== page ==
The UK regulator imposed the penalty on Credit Suisse after it determined the institution had breached its obligations to establish, implement and maintain adequate systems and controls to counter the risk of being used to facilitate financial crime, failed to act with due skill, care and diligence to adhere to the systems and controls they had put in place, and not properly assessed, monitored and managed the risk of financial crime.
Credit Suisse said it has “already taken decisive steps to strengthen its relevant governance and processes”.
The case relates to loans and a bond exchange worth over $1.3 billion, which the bank arranged involving the Republic of Mozambique between October 2012 and March 2016. These loans and bond exchange were found to be tainted by corruption.
According to the FCA, due diligence carried out by Credit Suisse identified risks with a contractor involved in the transactions. This contractor paid significant kickbacks, estimated at over $50 million, to members of Credit Suisse’s then deal team. Those individuals took steps to conceal the kickbacks, but the FCA found fault with Credit Suisse’s control functions and said that there were enough red flags for the institution to have identified the risk of bribery and acted.
The FCA said that Credit Suisse failed to prioritise the mitigation of financial crime risks, including corruption risks, within its emerging markets business sufficiently. In addition, it identified inadequacies in its financial crime strategy for the management of those risks.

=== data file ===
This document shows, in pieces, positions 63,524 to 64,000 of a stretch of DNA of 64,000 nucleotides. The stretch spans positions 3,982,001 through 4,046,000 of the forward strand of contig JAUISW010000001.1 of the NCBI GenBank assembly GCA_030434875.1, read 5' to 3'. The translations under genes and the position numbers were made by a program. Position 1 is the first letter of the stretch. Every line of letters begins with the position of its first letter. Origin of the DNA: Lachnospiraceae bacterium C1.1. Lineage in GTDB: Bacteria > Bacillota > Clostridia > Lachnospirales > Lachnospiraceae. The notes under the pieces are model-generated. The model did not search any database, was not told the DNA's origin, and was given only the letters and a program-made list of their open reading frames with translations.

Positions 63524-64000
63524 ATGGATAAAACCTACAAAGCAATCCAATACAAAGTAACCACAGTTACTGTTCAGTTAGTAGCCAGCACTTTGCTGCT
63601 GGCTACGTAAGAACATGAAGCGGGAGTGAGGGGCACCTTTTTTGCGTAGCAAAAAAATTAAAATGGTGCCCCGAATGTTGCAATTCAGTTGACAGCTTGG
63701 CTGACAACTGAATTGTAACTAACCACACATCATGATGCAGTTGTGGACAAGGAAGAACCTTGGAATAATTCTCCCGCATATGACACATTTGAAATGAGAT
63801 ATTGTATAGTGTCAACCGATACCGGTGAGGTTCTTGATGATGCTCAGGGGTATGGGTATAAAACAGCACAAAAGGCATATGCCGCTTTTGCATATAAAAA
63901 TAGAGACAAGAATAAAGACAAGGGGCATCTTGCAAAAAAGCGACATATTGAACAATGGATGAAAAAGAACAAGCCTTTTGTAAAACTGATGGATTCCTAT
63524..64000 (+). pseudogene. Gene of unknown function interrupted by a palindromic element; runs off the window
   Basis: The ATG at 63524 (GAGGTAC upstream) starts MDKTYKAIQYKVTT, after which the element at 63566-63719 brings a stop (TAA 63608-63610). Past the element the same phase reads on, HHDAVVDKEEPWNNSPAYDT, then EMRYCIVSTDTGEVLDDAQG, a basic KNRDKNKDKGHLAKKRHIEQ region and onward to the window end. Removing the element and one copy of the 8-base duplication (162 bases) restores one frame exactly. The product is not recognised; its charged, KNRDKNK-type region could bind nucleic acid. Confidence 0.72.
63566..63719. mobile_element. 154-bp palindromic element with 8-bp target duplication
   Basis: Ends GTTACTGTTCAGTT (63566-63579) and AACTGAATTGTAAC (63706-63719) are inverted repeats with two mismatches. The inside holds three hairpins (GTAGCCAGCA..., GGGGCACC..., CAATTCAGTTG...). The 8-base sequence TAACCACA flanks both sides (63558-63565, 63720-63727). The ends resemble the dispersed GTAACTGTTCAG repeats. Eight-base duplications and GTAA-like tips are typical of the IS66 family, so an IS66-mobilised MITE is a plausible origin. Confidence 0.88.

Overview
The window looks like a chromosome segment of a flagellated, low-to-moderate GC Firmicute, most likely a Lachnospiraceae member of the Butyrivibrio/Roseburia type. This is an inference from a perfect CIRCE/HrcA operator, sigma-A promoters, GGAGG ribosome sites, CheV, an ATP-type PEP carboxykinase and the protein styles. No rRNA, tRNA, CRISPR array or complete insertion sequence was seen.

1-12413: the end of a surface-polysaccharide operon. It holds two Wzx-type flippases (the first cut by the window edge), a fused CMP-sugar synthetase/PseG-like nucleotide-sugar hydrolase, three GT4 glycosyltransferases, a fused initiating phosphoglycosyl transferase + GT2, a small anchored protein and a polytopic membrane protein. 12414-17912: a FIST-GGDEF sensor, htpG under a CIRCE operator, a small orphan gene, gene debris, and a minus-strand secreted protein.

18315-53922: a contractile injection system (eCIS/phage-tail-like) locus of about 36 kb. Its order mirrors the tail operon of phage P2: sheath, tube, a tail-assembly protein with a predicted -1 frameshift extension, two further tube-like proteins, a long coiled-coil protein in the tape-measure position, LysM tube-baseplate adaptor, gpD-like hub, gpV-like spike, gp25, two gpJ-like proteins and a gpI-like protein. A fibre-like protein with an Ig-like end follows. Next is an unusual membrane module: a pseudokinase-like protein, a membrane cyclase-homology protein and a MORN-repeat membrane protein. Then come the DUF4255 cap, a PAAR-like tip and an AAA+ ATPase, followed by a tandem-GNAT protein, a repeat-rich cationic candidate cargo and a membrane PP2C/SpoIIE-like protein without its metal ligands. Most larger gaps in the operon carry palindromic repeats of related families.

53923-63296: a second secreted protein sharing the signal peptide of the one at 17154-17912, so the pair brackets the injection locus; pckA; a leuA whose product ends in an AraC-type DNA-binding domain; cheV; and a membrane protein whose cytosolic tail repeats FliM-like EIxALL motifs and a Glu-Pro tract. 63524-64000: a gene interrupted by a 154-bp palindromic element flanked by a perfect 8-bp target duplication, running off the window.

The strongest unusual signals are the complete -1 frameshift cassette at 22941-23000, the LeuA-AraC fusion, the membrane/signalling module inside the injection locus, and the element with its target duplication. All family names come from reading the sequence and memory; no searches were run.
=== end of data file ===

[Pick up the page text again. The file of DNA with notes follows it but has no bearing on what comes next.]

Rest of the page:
The FCA fine is part of an approximate $475 million global settlement that Credit Suisse has agreed that also involves the US Department of Justice, the US Securities and Exchange Commission, and the Swiss Financial Market Supervisory Authority (FINMA). As part of its settlement with the FCA, the institution has undertaken to “forgive $200 million of debt owed by the Republic of Mozambique”.
Anti-bribery and corruption expert Neil McInnes of Pinsent Masons, the law firm behind Out-Law, said: “The FCA’s final notice highlights their view that risk factors need to be considered not only individually but holistically, ensuring that all the threads of intelligence within an organisation are pulled together to determine risks and mitigation measures. Corruption red flags will often be – rather than direct evidence of corruption or bribery – apparent from the context of the transaction, sector, jurisdiction and counterparty. Effective compliance programmes should ensure risks factors and red flags are consistently and sufficiently investigated, challenged and scrutinised.”